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Palm Beach Post: Marshall Field: America's wetlands under threat; Protect Florida Everglades

Marshall Field V: Palm Beach Post

I’ve loved South Florida since I first set foot on Jupiter Island in 1957, and I’m always happy to share that enthusiasm with newcomers I meet. Along with warm greetings, I also give them some advice: If you want to make Florida your home, invest in restoring and protecting the Everglades. Our future depends on it.


With all the newcomers that Martin, Palm Beach, and other Florida counties have welcomed in the past few years, I’m taking this opportunity to share that advice more widely. If your window frames a view of ocean, inlet, or river waters, it’s easy to forget the Everglades. But America’s largest wetlands are critically important, and they are continuously under threat.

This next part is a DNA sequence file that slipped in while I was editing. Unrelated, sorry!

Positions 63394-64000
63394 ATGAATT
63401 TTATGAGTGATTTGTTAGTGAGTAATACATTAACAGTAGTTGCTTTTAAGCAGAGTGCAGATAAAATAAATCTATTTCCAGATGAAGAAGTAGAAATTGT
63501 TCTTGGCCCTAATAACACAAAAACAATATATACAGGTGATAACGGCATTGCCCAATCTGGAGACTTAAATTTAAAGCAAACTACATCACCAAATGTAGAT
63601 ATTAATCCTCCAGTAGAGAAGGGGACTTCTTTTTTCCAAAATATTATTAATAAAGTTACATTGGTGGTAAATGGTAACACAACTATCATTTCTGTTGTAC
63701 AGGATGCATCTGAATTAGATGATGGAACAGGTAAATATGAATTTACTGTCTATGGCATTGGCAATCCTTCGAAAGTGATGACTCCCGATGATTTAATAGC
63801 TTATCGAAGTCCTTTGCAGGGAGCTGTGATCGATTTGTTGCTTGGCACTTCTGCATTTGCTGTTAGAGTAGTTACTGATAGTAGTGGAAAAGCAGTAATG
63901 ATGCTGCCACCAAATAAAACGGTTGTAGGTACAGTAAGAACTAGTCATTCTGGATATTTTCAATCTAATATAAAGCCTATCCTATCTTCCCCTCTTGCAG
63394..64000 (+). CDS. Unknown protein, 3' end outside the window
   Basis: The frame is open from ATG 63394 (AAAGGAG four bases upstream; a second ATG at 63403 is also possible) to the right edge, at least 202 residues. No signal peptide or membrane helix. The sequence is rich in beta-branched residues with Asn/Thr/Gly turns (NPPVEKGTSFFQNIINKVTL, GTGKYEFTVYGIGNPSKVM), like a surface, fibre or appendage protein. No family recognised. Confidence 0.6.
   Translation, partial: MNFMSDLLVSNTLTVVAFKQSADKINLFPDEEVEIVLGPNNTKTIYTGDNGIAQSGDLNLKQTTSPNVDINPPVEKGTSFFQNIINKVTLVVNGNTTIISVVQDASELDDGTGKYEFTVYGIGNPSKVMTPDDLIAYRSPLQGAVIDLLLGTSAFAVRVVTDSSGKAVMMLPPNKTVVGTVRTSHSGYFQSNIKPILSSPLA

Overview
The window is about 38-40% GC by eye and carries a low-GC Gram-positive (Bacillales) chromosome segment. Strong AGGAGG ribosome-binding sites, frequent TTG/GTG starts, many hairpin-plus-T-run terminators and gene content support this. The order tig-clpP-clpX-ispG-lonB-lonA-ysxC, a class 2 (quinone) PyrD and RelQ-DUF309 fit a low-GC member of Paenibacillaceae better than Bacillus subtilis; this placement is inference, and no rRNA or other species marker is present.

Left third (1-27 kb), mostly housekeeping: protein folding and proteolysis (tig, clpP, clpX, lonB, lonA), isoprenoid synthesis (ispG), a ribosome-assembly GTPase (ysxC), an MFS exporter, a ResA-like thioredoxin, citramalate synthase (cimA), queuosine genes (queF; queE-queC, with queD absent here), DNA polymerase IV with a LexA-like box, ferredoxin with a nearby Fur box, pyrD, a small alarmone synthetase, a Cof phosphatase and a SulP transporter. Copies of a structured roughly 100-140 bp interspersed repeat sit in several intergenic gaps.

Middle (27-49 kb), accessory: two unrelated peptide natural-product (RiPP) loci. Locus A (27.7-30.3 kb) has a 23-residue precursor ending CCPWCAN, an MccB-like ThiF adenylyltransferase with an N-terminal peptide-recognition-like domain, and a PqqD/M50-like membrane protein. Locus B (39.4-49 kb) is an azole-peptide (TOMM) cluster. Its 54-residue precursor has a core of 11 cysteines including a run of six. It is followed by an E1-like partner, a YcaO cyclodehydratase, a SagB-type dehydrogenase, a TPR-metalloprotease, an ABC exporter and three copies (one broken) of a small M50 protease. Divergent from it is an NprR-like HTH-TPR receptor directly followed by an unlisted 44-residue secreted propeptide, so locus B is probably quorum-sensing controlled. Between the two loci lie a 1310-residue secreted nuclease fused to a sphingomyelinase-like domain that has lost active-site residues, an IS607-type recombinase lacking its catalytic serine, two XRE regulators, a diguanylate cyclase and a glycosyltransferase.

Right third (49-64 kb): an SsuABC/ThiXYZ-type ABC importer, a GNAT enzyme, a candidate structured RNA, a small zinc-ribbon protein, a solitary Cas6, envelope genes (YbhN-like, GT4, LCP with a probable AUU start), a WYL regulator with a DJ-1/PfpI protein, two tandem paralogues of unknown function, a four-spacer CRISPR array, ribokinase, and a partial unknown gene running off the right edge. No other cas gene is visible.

The Everglades’ importance starts at the most basic level of life – they are the source of clean drinking water to more than nine million people in South Florida. The mangroves, seagrass beds, and peat soils also capture large amounts of carbon. The wetlands are also home to close to 2,000 species of plants and animals. More than a century of attempts to drain the swamp have left it shrunken and vulnerable; all these functions are threatened when saltwater intrudes.


This has been a milestone year for Everglades restoration, with groundbreaking on the massive Everglades Agricultural Area reservoir, designed to clean water from Lake Okeechobee before releasing it into the Everglades, restoring the historic southward flow of the River of Grass. It will also reduce releases of Lake Okeechobee waters into the St. Lucie Estuary and Lake Worth Lagoon, where phosphates from agricultural and development runoff have been blamed for deadly algae blooms.


At the center of this turnaround is The Everglades Foundation, a nonprofit started by two fishing buddies 30 years ago and headquartered south of Miami. By combining scientific research, nonpartisan advocacy, and education, it has played a key role in the passage of legislation to restore the Everglades, using millions in private, philanthropic donations to help unlock billions of dollars in federal and state funding for what is now the largest environmental project in the world. I am proud to serve on the board.


Read full piece on Palm Beach Post.


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